Tinwhistler's college journey as an old man

The test took me half an hour. I didn't really feel super prepared, but I suppose I did alright :D

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Now, I gotta write a paper.
 
Paper will be easy. Choosing Mary Wollstonecraft’s essay A Vindication of the Rights of Woman.
Template says:
2 paragraphs on the time period (Enlightenment/Neo-Classical) and cultural and historical events.
2 paragraphs on the themes of the piece (super easy..it's about women's rights, and early feminism)
2 paragraphs on the cultural significance, which should be pretty easy to do for what's happening in the USA today--much easier than, say, figuring out modern significances of Michaelangelo's David. ;)

 
Took 90 minutes to write the paper. Usually takes 3 days to grade them, but it came back in pretty quick. Passed. On to the next course :D
 
I asked my program mentor to add a new class on Friday at noon. Still haven't gotten one. I could've passed another gen-ed class over the weekend. I've called the school to have her replaced with a more responsive mentor.
 
So, had my weekly mentor call today, and she asks "so are you ready to start a new course?"
Uhm, you don't read your emails?

Anyway, so I started Networking and Security Foundations class today. Took the pre-test, and there were questions like "Which nanometer wavelengths are commonly used for modern multimode fiber systems? Pick 2" and "how many voice channel can a t1 carry at a time?" and "hey, lets do some subnet masking math with binary".

I know some networking guys who don't know some of this stuff. Luckily, I know some--got a 46% on the pre-assessment. But it looks like I got some studying to do. Not sure what it has to do with software development, but whatevs :D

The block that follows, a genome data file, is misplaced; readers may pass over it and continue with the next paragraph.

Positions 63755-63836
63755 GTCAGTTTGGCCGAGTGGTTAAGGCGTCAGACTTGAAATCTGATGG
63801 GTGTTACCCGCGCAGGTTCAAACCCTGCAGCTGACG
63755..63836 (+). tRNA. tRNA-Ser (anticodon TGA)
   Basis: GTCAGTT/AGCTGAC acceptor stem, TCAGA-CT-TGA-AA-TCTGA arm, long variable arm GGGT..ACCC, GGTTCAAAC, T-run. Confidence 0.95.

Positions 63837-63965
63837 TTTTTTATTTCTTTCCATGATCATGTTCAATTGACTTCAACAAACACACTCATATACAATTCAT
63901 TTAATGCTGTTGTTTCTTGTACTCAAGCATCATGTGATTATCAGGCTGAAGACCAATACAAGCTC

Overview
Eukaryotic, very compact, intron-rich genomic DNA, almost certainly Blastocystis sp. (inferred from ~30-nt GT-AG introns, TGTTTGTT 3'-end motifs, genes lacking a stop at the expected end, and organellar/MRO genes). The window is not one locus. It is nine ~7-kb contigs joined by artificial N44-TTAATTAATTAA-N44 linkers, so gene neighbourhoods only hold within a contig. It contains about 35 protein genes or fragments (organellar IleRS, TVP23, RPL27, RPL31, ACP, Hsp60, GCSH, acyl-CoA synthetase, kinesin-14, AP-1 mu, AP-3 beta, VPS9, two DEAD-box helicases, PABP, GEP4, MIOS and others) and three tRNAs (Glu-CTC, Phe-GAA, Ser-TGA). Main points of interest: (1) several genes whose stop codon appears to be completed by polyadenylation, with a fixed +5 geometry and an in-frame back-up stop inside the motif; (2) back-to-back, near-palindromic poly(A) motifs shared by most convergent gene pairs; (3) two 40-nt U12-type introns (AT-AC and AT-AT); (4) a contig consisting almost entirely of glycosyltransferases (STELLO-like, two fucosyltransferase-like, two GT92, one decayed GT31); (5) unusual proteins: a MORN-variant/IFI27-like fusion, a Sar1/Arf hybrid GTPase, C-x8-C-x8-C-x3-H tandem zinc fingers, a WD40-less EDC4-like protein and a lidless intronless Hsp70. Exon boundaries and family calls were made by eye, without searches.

GasBandit

Staff member
So, had my weekly mentor call today, and she asks "so are you ready to start a new course?"
Uhm, you don't read your emails?

Anyway, so I started Networking and Security Foundations class today. Took the pre-test, and there were questions like "Which nanometer wavelengths are commonly used for modern multimode fiber systems? Pick 2" and "how many voice channel can a t1 carry at a time?" and "hey, lets do some subnet masking math with binary".

I know some networking guys who don't know some of this stuff. Luckily, I know some--got a 46% on the pre-assessment. But it looks like I got some studying to do. Not sure what it has to do with software development, but whatevs :D
T1... what is this, 1998?
 
Anyway, so I started Networking and Security Foundations class today. Took the pre-test, and there were questions like "Which nanometer wavelengths are commonly used for modern multimode fiber systems? Pick 2"
I'd guess 1380nm and 1550nm.
 
Hah, the "pre-assessment" I took wasn't WGU's Network and Security Foundations assessment. It was for the CompTIA Network+ prep class. The "foundations" class only uses a small subset of that information, which I was already very familiar with. Took the actual pre-assessment today, got exemplary, so I'm testing out of that class this afternoon.

The foundations class mostly concerns itself with the OSI model (the "7 layer burrito"..though they don't call it that in the class), cable types, network types (ring, star, mesh, etc) and different types of attacks (phishing, packet sniffing, etc). I coulda been done with this day before yesterday. Heh.

On a side note, I talked to my mentor's manager yesterday. Long and short of it: The manager now knows I don't want to wait several days between finishing a class and starting a new one--especially if I'm able to finish some classes in 1-3 days. The wait means I missed out on finishing an entire class while I waited. Result: I have a new program mentor that's supposed to be more responsive than the old one.
 
Was able to get rescheduled for 8pm EST. Took me about 18 minutes to take the test. Passed.

"Planned graduation" said "oct 2024" 6 weeks ago ;)

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Next class is IT Foundations. Figured it'd be simple.
It's a CompTIA A+ Core 1 test. Don't think it's gonna be simple.